Liberty and freedom are not synonymous. Far from being an exercise in pedantry, this is an important distinction. One of the greatest problems in our society is the inability to make important distinctions. Liberty is the condition of being able to exercise one's freedom in peace without undue interference. It was precisely undue interference, which impeded freedom, that caused the colonies to declare independence from Great Britain. Our declaration was collective, not individual, which is important. One cause of destructive distortion is forgetting, or, more to the point, obstinately refusing to remember, seeking to situate ourselves always in an ahistorical moment. This is why tradition, what Chesterton dubbed the democracy of the dead, matters so much.
At the beginning of our second reading for Mass last Sunday we heard, "For freedom Christ set us free" (Gal. 5:1). Christ is our liberator, the One who makes us free by making possible the forgiveness of our sins so that we are not condemned on the basis of our own unrighteousness, that is, our inability to make ourselves righteous, but are justified by His. Nonetheless, St. Paul went on to note that we should not use freedom as an excuse to do evil and that living by the Spirit, as opposed to being subjected to the yoke of the law, does not mean doing whatever I want, whatever my flesh (not to be conflated with my body- though sins of the flesh are enacted with our bodies) bids me do. In another place Paul wrote,
"Everything is lawful for me," but not everything is beneficial. "Everything is lawful for me," but I will not let myself be dominated by anything. "Food for the stomach and the stomach for food," but God will do away with both the one and the other. The body, however, is not for immorality, but for the Lord, and the Lord is for the body; God raised the Lord and will also raise us by his power (1 Cor. 6:12-14)True freedom is freedom for, not freedom from. Freedom for fulfilling the end for which I exist. Fulfilling the end for which we are made presumes that there is an end for which we are made, this is what is meant when we discuss the need for a transcendent conception of the human person. Otherwise, as philosopher Alasdair MacIntyre has chronicled, especially in his book After Virtue, things tend to devolve to what he termed "emotivism."
Take the word "equality" for example. As Cardinal Camillo Ruini, recently stated in an interview, "Equality understood as the negation of all difference is something that goes against reality."
Last Independence Day I re-posted something I wrote about the fact that our constitutional system is rooted in a transcendent view of the human person (see "Constitutionally transcendent redux"). This is evident at the very beginning of our nation's seminal document, which if the Constitution is the foundation, serves as the cornerstone, the Declaration of Independence: "When in the Course of human events, it becomes necessary for one people to dissolve the political bands which have connected them with another, and to assume among the powers of the earth, the separate and equal station to which the Laws of Nature and of Nature's God entitle them, a decent respect to the opinions of mankind requires that they should declare the causes which impel them to the separation."
"Nature and Nature's God" as the source of human equality strikes me, indeed, as a very Biblical, that is, a uniquely Christian idea, derived from the teachings of Christ and of His apostle St. Paul. Take this passage from Paul's Letter to the Galatians: "For all of you who were baptized into Christ have clothed yourselves with Christ. There is neither Jew nor Greek, there is neither slave nor free person, there is not male and female; for you are all one in Christ Jesus" (3:27-28). What is the apostle getting at here? Is he really saying that human beings are not different from one another? No. He is saying we are equal in dignity and status, that the baptized are all children of God through Christ. How can I say this? Look at St. Paul's Letter to Philemon, in which he urges Philemon to welcome his escaped slave Onesimus, who was also a Christian and who had run away to join Paul, back and not punish him. While this does not constitute a ringing endorsement of slavery, it is a case where Paul certainly recognizes the distinction between slave and free in one sense, even while reminding Philemon that because he and Onesimus, along with Paul, were brothers in Christ and children of the Father.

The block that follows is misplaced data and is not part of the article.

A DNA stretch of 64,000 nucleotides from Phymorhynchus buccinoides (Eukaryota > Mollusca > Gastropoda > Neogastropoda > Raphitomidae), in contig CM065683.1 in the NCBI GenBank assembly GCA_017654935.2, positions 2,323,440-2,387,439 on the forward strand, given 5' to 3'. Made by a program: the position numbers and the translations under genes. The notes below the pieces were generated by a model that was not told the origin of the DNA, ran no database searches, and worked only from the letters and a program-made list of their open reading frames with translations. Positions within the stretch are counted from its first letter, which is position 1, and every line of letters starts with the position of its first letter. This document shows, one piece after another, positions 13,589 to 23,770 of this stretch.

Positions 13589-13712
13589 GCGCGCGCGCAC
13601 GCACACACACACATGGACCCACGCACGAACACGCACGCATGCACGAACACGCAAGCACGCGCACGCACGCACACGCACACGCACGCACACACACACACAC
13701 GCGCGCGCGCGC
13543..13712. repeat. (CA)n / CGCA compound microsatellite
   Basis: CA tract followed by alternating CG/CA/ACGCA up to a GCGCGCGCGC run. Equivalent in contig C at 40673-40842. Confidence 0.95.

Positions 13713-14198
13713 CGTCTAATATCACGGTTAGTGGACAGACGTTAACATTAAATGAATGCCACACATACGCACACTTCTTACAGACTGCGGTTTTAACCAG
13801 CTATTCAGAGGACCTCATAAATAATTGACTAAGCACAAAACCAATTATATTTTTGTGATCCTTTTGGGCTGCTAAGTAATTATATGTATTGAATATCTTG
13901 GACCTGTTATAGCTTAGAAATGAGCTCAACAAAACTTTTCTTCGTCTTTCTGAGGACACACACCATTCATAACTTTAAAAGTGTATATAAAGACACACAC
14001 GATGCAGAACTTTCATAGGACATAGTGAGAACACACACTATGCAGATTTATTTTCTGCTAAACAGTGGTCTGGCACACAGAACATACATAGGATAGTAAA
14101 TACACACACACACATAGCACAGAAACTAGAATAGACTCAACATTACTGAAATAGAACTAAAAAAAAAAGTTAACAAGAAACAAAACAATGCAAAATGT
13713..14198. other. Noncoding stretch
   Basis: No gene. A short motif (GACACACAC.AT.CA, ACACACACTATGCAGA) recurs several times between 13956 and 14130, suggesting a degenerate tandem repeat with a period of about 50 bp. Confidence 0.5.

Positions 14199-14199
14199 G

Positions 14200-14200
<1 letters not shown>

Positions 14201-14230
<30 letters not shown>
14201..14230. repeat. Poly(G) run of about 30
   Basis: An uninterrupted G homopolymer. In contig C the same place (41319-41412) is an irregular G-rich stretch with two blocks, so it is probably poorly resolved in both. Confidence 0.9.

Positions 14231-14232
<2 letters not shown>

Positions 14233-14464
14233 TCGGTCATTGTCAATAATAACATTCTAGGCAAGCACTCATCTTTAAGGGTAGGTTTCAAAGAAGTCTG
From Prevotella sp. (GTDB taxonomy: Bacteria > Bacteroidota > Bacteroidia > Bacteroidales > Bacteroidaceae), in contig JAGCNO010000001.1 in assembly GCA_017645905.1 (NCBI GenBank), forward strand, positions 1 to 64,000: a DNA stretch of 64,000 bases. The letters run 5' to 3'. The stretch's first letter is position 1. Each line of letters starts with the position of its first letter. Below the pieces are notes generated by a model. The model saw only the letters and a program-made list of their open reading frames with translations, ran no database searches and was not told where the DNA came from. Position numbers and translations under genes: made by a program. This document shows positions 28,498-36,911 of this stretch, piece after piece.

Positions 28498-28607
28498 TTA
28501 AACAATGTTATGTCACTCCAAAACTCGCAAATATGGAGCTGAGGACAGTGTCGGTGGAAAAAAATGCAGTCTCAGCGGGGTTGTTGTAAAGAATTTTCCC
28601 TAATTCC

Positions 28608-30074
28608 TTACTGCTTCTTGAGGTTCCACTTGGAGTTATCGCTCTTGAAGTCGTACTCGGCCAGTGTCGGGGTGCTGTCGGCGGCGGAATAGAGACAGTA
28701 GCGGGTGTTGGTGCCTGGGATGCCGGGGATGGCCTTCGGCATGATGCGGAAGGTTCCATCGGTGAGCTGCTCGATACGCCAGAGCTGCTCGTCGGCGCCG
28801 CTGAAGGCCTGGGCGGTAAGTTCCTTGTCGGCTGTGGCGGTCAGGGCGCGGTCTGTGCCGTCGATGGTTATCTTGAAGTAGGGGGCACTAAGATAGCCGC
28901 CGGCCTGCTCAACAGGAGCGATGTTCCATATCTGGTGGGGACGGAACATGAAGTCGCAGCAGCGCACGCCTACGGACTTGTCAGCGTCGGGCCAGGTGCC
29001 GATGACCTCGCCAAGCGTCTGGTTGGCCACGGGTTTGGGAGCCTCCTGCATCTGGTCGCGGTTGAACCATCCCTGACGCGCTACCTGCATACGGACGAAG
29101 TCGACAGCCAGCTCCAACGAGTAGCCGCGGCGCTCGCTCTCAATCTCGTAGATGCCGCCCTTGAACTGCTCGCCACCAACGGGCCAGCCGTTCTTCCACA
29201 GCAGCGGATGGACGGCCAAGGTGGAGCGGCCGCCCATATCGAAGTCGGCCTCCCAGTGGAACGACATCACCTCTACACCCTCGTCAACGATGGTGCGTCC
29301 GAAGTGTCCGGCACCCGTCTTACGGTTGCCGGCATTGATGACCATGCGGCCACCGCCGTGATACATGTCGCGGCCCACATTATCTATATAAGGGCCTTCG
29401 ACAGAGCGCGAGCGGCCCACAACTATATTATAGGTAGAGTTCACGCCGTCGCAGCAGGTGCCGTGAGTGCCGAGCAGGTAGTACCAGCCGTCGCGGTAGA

Freedom, if it is true and good, is subject to nature, which is a way of being subject to God, even without explicitly professing faith. Cardinal Ruini was absolutely correct when he observed, "We are fooling ourselves if we think we can banish nature with a personal or collective decision of our own." It is one thing to be tolerant, respecting another's freedom demands this, as does charity. It is another thing entirely, the abdication of liberty that leads to a violation of freedom at a fundamental level, to be forced to approve a recognition that is contrary to reality, especially in the name of love. I will end by letting His Eminence field that one too:
Q: The battle for equality feeds on emotional reasons. There is an idea of love that goes beyond the differences of gender, of the distinction between man and woman. It is love that makes itself an institution and a perfectly equal right. Is this an irreversible decline?
A: Love is a beautiful word, but it can have many meanings. States cannot, evidently, command or prohibit that one person should to love another, and in this sense the laws cannot directly concern themselves with love.
They can and must, however, seek to regulate in the way most useful and most in keeping with reality the behaviors that are born from love but have a public significance.